Learning from 'Where’s Wally?': measuring missing populations and families caring for children with disability
Annemarie Ashton-Wyatt, Australian National University
The popular illustrated children’s books ‘Where’s Wally?’ present a puzzle of finding a single character within a busy scene populated by many hundreds of other characters. Researchers interested in missing populations face similar challenges. The three key issues for data relating to missing populations are conceptualization, coverage and reporting. Researchers have to identify and accurately measure small groups of critical interest while filtering out the ‘noise’ created by the background population. This paper discusses challenges experienced in identifying this missing population and constructing appropriate analytical models using the examples of a research project into families caring for a child or young person aged 0 to 19 years with disability in Australia. Findings indicate these families are more likely to experience economic disadvantage and are more likely to live in areas of relative economic disadvantage. Children with disability are also more likely to live in larger families and are 5 times more likely to have moved house than children with no disability. Triangulation of analysis from two datasets adds strength to the overall findings. Conceptualization problems occur from self-identification barriers and marginalisation of minority groups. Coverage is also an issue. Small numbers of cases and low participation rates make these groups hard to find in population data. Researchers need to be creative in their strategies to uncover the parameters of their population, while also avoiding the ‘red herrings’ of similar groups. When data is found, inflexibility in reporting often prohibits the use of many statistical tests. This is especially an issue when working with small sub-samples as measures to protect confidentiality, such as aggregated tables and random adjustment, can render the data unusable. Constant tension is created by the need to consolidate categories to have sufficient sample sizes to attain statistical significance, and the associated sacrifice of loss of detail.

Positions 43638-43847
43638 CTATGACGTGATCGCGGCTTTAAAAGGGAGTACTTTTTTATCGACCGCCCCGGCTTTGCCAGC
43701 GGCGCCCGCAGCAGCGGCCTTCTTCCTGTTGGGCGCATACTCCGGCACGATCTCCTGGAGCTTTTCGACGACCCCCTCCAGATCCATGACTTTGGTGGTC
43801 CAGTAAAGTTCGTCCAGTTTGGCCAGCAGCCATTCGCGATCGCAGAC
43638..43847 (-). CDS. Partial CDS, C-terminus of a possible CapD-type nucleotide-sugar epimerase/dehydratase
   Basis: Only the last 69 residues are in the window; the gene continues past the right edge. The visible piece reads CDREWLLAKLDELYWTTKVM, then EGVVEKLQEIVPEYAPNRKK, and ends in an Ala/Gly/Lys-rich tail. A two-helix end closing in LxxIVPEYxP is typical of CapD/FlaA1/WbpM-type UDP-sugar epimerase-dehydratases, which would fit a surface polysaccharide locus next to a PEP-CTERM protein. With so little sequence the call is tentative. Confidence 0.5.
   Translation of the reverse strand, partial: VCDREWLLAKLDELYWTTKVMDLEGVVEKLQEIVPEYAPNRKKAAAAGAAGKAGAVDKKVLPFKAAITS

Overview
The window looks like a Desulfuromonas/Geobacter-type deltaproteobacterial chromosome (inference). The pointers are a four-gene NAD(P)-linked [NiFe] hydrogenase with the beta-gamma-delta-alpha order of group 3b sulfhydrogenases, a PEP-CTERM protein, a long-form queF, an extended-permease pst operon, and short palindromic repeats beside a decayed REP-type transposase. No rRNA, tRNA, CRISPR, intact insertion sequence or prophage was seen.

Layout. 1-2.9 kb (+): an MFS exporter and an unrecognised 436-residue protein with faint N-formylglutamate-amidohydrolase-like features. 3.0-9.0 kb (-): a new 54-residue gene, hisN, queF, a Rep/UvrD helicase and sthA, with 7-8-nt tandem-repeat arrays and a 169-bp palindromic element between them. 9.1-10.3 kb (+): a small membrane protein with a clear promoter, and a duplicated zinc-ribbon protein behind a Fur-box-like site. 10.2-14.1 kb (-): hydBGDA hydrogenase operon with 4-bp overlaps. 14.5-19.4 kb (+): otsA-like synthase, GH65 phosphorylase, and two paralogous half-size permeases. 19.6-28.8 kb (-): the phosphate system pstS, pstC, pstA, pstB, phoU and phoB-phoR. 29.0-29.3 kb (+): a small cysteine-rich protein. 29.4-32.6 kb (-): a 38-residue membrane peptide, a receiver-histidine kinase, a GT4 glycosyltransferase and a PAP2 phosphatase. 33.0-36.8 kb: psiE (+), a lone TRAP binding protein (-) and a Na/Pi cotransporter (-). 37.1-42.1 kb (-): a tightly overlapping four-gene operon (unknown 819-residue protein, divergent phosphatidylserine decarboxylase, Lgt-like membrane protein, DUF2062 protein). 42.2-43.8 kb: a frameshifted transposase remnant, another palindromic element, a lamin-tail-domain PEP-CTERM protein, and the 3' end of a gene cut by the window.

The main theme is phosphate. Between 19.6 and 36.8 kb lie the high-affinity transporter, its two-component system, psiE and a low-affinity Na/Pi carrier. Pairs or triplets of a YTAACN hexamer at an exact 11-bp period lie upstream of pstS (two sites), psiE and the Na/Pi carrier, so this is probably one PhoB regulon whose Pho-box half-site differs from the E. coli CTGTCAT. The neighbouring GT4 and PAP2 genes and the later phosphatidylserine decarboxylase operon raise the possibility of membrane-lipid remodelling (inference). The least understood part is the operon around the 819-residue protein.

Presented in Poster Session 1